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Re: The old DFSG-lemma again...



On Wed, Nov 07, 2001 at 09:52:41PM -0700, Richard Stallman wrote:
>     > I think "scour" is too strong a word.  The invariant sections have to
>     > be listed in the notice that says the work is under the GFDL.
> 
>     Yes, but again, you're relying on the honor system and hoping authors
>     will be principled.
> 
> That is always true, for any license.  I explained that in my previous
> message, and you responded "point taken".  So I am surprised you are
> now once again presenting this as unique to the GFDL.

No, I said "point taken" when you demonstrated that Debian developers
should be dilligent in scrutizing a GPL'ed work for the existence of
code that *isn't* under the GPL within it.  If I'm looking around in a
source tree and I find something with a copyright notice and a different
license, I know what's going on.  The work isn't entirely under the GNU
GPL.

That is not the same thing as having a work that is purportedly under
the GNU FDL, and contains no evidence of any other copyrights or license
terms, but which has critical material marked as Invariant Sections, or
fails to properly identify Invariant Sections or Cover Texts.

If I do detect the existence of such things, what am I to do?  What is
their licensing?  Do they indeed remain invariant?  Is the license
nullified because the author failed to apply it properly?  Recall that
(unfortunately) legal tradition holds that errors in licensing are
resolved in favor of the author, and restricting the permission of
others to copy, modify, or redistribute a work.

This is altogether a different sort of problem from the one you pointed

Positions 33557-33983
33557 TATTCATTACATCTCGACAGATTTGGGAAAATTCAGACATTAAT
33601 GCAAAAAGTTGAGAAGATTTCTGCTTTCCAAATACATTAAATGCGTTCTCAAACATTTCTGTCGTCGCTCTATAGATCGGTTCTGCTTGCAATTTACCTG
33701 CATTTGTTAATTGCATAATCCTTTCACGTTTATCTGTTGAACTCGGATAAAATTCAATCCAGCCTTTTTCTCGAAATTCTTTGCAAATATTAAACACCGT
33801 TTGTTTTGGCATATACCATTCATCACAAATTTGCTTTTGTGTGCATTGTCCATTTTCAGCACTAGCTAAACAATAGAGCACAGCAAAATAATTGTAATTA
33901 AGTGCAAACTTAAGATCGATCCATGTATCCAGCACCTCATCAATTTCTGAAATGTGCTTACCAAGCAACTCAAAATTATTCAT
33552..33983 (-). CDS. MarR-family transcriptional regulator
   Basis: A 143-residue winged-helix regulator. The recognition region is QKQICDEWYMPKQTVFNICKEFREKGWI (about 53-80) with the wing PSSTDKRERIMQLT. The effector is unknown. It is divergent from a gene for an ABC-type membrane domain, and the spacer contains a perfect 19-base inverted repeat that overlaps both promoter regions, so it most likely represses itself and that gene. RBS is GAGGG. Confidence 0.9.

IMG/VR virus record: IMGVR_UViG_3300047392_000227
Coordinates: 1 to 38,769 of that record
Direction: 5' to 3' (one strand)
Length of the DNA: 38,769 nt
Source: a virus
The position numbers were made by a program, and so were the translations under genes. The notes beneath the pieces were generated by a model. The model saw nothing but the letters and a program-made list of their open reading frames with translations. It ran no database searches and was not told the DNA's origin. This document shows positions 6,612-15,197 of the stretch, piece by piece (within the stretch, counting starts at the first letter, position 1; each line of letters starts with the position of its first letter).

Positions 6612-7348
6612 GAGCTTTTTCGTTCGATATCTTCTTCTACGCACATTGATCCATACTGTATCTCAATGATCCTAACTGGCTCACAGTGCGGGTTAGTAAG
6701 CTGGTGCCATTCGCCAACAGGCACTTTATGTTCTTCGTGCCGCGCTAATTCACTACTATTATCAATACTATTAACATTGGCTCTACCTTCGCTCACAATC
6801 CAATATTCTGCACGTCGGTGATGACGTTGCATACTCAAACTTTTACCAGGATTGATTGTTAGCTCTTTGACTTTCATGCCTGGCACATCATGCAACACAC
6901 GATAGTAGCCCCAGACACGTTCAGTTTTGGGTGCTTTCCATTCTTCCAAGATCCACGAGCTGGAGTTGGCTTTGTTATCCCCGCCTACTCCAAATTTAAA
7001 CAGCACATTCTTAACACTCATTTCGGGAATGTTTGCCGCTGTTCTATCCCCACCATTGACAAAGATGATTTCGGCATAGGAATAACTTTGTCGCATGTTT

out, and *is*, in my opinion, a characteristic of the GNU FDL that the
GNU GPL does not address, since the GNU GPL does not place these sorts
of restrictions ("identify this part of the work as thus-and-so") on the
copyright holder.

>     The restrictions that come into force under the GNU FDL in the "Copying
>     in Quantity" section, and the restrictions that are always in force for
>     "standard (paper) book form" under the OPL look very, very similar to
>     me.
> 
> The difference is that the GPL permits publication of modified
> versions, even on paper, with certain labeling requirements.  The OPL,
> if either of the options is used, does not permit this.  That is the
> fundamental difference.

Usage of the OPL with either of the options, frankly, does not interest
me since it flatly and uncontroversially fails the DFSG when this is the
case.  So, for convenience, feel free to pretend in our discussions that
those options do not exist when discussing the OPL.

In that form, I think the OPL stands as a viable competitor to the GNU
FDL.

> Any copyright holder can give permission to disregard this requirement
> if he wishes to.  I don't see a reason why they should do so, but if
> you convince them to do so, they can do it without any change in the
> GFDL itself.

In the same manner as the "linking-with-Qt-permitted" riders that used
to be added to GPL'ed works before Trolltech dual-licensed the library.
Okay.  Thanks for this clarification.

-- 
G. Branden Robinson                |    The first thing the communists do
Debian GNU/Linux                   |    when they take over a country is to
branden@debian.org                 |    outlaw cockfighting.
http://people.debian.org/~branden/ |    -- Oklahoma State Senator John Monks

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